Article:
( XJT) and
landed solid second-quarter profits, although ExpressJet narrowly missed Wall Street estimates.
Shares of both traded lower on what was a down day for the airline sector. ExpressJet fell 18 cents, or 1.8%, to $9.87. SkyWest, which met analyst expectations, was off 16 cents, or 0.8%, at $19.66, and the Amex Airline Index declined by 1.5%.
ExpressJet said net income fell to $24.3 million, or 41 cents a share, from $29.7 million, or 49 cents a share, a year earlier. The result was a penny shy of the average analyst estimate from Thomson First Call.
Revenue increased to $388.7 million from $370.8 million in the second quarter of 2004 but fell short of the $413.9 million analyst consensus.
"Everyone at ExpressJet did a great job this quarter maintaining our excellent operation despite unexpectedly bad weather and high passenger load factors," said ExpressJet President and CEO Jim Ream.
ExpressJet operates smaller, regional flights for
under the Continental Express banner.
Like other regional airlines, ExpressJet is reimbursed for its expenses by its network airline partner and receives additional payments designed to help it hit a specific operating profit margin. In the last couple of years, network carriers have tried to renegotiate their regional jet contracts so as to save money in what has been a tough industry environment.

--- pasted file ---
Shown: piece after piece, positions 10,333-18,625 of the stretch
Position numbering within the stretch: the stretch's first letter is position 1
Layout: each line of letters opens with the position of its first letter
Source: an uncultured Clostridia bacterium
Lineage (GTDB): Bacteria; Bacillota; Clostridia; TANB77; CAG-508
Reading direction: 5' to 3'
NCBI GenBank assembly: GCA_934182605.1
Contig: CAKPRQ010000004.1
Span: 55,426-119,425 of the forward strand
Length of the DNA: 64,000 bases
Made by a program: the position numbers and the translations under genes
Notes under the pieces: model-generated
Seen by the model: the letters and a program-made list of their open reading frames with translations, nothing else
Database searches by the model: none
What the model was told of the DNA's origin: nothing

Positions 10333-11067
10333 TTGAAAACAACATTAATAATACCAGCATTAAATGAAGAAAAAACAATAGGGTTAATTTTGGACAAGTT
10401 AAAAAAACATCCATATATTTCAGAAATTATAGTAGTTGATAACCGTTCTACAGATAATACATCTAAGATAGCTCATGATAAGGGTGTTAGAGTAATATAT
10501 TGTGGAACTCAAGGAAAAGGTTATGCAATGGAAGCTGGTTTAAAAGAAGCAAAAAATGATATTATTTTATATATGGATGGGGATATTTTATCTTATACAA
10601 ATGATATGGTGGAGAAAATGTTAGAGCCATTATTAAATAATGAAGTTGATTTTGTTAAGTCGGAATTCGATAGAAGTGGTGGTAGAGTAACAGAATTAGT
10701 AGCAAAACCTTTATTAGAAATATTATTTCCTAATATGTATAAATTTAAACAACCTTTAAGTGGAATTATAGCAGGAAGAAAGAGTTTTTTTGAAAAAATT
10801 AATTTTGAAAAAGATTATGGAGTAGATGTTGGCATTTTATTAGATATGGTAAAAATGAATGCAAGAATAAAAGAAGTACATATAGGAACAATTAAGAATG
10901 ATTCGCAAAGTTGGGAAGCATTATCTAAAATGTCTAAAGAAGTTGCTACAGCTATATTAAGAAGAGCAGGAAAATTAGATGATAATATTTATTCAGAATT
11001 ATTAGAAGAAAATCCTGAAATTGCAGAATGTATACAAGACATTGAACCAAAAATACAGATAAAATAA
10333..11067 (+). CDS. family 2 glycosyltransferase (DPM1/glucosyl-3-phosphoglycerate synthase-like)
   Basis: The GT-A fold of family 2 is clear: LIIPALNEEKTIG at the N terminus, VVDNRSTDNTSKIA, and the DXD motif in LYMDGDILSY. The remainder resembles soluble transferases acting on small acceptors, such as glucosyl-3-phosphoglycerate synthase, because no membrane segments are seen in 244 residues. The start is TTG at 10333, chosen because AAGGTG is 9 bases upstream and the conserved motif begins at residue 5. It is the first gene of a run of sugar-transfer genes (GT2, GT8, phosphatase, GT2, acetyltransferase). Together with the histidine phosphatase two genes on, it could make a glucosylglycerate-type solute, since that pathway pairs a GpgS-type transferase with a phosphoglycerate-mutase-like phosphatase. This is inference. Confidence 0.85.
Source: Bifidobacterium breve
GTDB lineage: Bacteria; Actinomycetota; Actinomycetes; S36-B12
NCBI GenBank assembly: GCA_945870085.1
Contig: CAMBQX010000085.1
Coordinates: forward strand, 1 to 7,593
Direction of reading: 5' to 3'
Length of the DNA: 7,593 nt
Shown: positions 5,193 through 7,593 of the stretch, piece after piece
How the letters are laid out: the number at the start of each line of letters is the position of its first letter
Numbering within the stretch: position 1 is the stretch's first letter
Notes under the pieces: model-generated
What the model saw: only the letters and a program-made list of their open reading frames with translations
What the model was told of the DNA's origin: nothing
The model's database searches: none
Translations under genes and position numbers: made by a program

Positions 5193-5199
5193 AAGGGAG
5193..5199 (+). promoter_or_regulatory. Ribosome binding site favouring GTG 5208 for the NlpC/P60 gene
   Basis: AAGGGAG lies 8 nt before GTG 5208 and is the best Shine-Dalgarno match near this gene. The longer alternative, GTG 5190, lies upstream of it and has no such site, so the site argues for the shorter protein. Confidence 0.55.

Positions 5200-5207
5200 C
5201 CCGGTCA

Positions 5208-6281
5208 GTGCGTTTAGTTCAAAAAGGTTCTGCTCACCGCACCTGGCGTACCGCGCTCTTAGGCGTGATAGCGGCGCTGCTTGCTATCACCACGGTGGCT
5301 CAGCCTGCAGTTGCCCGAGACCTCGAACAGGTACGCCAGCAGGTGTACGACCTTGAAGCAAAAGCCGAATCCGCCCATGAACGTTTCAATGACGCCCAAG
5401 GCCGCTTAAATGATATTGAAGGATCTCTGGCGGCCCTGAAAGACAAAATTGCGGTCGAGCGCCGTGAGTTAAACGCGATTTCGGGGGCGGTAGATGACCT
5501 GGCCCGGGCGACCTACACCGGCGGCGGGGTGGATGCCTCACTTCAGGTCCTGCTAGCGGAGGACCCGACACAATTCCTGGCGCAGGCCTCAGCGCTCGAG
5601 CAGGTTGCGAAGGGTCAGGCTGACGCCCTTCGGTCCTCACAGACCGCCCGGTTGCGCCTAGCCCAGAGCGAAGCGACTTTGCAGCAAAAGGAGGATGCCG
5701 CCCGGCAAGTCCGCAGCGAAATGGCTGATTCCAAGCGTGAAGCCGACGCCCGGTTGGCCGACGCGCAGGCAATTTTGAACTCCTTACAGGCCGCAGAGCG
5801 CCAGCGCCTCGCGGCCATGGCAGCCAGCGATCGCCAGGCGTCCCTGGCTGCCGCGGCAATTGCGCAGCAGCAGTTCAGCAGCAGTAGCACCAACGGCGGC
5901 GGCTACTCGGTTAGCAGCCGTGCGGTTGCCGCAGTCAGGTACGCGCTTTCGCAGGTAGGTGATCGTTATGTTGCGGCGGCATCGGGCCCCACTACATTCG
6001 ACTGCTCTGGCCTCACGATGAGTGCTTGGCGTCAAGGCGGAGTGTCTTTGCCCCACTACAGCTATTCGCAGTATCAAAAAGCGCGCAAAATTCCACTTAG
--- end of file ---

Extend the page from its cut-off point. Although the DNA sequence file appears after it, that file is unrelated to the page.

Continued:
For 2005, Continental negotiated ExpressJet's target margin lower, to 10%. That contributed to a year-over-year decline in the regional airline's margins in the latest quarter to 10.3% from 13.5% in the second quarter of 2004. The extra 0.3 of a percentage point resulted from incentive payments from Continental, which were offset slightly by some costs not covered by the airlines' contract.
ExpressJet ended the quarter with $224.2 million in cash and short-term investments, down from $241.3 million at the end of the first quarter. The decline included the impact of a $27.9 million loan payment to Continental during the quarter.
SkyWest, meanwhile, reported a bigger profit as it boosted its fleet and flight schedule.
The St. George, Utah-based airline said net income was $24.8 million, or 42 cents a share, up from $20.0 million, or 34 cents a share, a year before. The result was in line with the 42-cent average EPS forecast from analysts surveyed by Thomson First Call.
Revenue jumped to $384.0 million from $267.4 million and was ahead of the $367.5 million analyst consensus. The increase resulted primarily from a 44.5% increase in SkyWest's capacity.
The airline, which operates regional flights for
Delta Air Lines
, has added more than 30 new planes to its fleet over the past year.